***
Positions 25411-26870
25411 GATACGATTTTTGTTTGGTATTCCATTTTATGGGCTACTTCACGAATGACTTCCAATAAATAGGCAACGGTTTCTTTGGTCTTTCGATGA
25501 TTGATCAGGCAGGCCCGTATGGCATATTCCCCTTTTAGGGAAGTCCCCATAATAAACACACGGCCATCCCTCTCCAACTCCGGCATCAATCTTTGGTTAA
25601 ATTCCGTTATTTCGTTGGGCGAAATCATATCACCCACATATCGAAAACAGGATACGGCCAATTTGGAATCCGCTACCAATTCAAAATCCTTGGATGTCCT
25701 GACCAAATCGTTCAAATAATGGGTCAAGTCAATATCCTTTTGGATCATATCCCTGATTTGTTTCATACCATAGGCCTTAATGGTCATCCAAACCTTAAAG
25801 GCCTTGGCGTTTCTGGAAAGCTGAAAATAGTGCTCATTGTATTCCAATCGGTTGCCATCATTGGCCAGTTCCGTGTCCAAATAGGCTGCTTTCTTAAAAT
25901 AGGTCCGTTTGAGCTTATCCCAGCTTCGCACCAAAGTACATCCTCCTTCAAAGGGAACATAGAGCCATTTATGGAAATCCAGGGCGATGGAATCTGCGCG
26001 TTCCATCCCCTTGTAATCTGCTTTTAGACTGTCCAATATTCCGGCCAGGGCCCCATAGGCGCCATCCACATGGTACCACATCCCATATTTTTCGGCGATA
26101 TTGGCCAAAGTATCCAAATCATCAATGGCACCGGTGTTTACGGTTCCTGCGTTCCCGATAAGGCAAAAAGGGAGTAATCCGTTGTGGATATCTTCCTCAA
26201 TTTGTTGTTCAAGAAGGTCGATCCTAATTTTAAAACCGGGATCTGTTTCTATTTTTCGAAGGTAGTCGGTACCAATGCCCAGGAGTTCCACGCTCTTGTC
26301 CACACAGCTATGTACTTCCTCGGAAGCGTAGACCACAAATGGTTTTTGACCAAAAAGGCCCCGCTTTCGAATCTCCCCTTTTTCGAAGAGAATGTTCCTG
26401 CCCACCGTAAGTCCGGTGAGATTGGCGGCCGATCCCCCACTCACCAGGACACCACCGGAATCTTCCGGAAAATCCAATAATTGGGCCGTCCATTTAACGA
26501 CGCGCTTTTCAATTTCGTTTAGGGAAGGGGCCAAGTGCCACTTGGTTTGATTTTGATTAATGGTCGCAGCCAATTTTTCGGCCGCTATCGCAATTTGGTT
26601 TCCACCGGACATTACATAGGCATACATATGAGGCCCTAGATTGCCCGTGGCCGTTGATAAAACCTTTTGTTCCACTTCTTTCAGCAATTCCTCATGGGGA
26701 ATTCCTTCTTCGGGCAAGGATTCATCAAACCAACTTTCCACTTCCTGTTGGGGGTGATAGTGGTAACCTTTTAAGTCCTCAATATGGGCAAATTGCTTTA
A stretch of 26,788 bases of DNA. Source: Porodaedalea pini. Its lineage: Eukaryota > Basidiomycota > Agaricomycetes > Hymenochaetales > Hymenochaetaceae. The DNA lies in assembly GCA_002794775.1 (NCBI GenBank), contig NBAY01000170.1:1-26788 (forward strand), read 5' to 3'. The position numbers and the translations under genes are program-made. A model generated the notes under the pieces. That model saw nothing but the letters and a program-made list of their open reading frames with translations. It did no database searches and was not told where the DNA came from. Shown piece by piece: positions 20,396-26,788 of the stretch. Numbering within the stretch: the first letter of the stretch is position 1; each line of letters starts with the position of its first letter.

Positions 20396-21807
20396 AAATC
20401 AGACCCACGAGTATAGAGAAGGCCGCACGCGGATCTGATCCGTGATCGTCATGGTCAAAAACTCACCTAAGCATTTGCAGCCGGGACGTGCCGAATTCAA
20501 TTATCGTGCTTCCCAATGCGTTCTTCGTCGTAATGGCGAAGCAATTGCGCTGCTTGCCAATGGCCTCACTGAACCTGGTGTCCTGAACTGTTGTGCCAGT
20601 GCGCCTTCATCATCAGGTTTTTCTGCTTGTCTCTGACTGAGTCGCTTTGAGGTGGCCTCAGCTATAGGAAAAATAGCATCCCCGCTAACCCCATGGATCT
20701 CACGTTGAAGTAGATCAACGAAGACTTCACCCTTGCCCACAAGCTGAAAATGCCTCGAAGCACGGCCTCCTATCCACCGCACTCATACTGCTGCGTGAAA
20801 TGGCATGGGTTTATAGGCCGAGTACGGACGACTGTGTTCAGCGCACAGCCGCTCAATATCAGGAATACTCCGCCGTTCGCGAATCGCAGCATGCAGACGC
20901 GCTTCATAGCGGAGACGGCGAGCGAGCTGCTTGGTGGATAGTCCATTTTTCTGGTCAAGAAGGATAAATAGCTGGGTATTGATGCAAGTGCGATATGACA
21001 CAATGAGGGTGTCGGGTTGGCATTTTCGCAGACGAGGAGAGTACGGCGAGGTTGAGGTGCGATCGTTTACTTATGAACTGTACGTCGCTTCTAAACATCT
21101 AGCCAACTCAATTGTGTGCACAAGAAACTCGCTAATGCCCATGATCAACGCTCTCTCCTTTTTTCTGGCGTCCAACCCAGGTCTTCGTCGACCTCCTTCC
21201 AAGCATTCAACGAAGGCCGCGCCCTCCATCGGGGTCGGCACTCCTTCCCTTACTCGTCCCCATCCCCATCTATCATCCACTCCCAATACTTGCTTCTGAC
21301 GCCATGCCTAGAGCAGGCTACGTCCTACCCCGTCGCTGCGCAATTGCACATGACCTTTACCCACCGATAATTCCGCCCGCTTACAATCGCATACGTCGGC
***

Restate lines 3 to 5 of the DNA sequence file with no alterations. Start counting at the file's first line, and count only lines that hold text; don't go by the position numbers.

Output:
25501 TTGATCAGGCAGGCCCGTATGGCATATTCCCCTTTTAGGGAAGTCCCCATAATAAACACACGGCCATCCCTCTCCAACTCCGGCATCAATCTTTGGTTAA
25601 ATTCCGTTATTTCGTTGGGCGAAATCATATCACCCACATATCGAAAACAGGATACGGCCAATTTGGAATCCGCTACCAATTCAAAATCCTTGGATGTCCT
25701 GACCAAATCGTTCAAATAATGGGTCAAGTCAATATCCTTTTGGATCATATCCCTGATTTGTTTCATACCATAGGCCTTAATGGTCATCCAAACCTTAAAG